the disgrace.

I
took a work call at her dinner table that night, shoving my beer neck
into my throat,
gagging
on it, as I gave the best fake blowjob performance I could muster. I
guess it could be said that I have rather poor impulse control. But
the look on her face had been priceless.

I
took my coffee out onto my tiny little balcony in my long-sleeved
t-shirt and pink undies. No one would see me from that high up
anyway. Not that I would care if they could. Oh no! There's a woman
in... panties! People needed to get a grip. My bare legs were the
least offensive thing about me.

It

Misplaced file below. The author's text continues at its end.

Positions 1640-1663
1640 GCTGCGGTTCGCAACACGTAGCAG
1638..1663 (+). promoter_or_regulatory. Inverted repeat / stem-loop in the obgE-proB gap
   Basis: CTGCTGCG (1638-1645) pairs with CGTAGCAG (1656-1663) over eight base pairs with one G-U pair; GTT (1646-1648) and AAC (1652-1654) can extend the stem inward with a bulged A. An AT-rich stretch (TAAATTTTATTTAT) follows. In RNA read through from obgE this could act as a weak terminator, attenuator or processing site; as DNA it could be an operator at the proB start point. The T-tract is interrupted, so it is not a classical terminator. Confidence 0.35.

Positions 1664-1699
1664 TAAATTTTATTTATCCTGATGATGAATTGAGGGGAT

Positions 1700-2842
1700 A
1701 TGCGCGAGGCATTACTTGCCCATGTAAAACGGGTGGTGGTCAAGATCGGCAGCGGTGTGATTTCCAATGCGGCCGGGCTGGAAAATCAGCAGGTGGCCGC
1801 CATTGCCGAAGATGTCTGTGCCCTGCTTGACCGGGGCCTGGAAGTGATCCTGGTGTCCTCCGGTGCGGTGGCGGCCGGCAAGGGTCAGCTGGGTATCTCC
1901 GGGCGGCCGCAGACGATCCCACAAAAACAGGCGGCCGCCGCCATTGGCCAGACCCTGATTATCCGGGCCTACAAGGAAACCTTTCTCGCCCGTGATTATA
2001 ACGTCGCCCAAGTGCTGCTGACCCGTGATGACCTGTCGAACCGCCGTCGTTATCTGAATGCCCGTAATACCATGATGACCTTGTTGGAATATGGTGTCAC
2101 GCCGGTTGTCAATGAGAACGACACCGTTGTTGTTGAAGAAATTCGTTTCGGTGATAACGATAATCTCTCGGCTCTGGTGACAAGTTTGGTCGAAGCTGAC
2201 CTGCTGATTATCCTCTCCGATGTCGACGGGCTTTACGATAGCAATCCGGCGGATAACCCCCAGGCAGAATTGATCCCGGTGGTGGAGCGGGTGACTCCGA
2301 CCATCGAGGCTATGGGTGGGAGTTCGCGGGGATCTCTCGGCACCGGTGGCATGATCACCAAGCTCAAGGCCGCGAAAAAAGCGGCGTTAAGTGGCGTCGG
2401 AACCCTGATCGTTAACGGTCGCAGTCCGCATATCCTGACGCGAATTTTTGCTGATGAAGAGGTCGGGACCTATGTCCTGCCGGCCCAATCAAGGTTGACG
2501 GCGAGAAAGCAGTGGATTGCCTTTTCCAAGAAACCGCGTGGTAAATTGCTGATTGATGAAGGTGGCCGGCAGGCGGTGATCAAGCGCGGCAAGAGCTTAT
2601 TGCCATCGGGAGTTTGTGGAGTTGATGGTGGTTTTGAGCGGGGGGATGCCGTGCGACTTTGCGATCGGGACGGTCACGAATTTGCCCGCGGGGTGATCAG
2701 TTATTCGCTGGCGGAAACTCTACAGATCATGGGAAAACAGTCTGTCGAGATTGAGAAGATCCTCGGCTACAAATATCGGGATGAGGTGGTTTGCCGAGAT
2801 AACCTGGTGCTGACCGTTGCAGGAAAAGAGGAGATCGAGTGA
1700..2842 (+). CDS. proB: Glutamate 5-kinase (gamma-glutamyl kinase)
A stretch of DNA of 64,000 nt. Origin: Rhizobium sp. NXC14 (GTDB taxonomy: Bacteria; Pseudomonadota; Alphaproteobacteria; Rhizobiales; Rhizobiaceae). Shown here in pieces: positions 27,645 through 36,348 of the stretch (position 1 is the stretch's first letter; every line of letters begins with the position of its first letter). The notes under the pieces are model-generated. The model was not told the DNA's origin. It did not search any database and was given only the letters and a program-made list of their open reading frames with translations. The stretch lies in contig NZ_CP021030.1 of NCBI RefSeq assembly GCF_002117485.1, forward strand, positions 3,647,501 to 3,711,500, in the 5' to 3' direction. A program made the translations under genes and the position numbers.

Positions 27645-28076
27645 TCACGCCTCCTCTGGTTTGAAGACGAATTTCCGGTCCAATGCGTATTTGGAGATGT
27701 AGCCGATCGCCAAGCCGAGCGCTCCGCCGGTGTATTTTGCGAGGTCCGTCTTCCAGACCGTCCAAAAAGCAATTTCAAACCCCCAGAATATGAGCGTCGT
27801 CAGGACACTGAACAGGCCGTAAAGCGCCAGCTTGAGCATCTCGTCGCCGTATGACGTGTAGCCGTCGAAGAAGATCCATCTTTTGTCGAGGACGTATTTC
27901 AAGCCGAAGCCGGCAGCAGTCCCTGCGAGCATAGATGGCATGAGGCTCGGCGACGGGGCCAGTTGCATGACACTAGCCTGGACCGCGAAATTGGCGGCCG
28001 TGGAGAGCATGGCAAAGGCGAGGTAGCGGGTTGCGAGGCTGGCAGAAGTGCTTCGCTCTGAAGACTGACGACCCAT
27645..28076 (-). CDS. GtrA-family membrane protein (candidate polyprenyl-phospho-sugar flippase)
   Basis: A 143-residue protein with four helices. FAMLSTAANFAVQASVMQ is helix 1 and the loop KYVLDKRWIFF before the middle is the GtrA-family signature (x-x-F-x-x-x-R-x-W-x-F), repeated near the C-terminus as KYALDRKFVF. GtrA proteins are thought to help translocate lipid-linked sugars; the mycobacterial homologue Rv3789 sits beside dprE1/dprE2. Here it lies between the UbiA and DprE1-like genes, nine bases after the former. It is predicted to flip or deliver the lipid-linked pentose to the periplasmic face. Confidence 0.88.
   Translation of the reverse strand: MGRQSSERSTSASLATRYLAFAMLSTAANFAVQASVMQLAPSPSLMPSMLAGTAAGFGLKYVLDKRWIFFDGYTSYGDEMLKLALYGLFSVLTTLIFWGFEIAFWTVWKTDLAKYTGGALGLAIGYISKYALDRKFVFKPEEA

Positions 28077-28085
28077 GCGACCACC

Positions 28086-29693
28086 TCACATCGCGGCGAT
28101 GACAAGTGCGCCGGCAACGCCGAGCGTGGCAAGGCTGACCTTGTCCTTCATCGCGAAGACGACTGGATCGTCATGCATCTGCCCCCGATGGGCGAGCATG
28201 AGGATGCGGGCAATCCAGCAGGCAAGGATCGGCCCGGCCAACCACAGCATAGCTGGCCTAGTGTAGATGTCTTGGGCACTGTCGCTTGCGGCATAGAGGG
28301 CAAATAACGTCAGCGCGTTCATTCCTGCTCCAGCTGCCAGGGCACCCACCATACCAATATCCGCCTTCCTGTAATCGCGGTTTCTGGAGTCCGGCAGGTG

was getting cool. Fall was coming on with the smell of moldering
leaves and musty dampness. I took a deep breath, greedy for the
change. Hot August was never good to me. Spending my days wiping
sweat from my brow and hoping my makeup wasn't running. The whole
thing made me irritable and short-tempered.

But
September was finally releasing it's hold on summer and letting
Autumn have it's reign. I could already feel myself relaxing. My body
sinking into the turnover. I could take on the city streets again,
walk aimlessly, spend too much money on clothes and shoes and makeup.

I
glanced down at my legs, still pasty pale. I had avoided the sun like
the plague. Partly because it was just stupid to crisp your skin for
the sake of vanity and partly because my thigh tattoo was still
healing. It was a black and gray tree, a huge ax sticking out of the
trunk with the proverb, “The ax forgets, but the tree
remembers”. I had been waiting a long time to get it done. A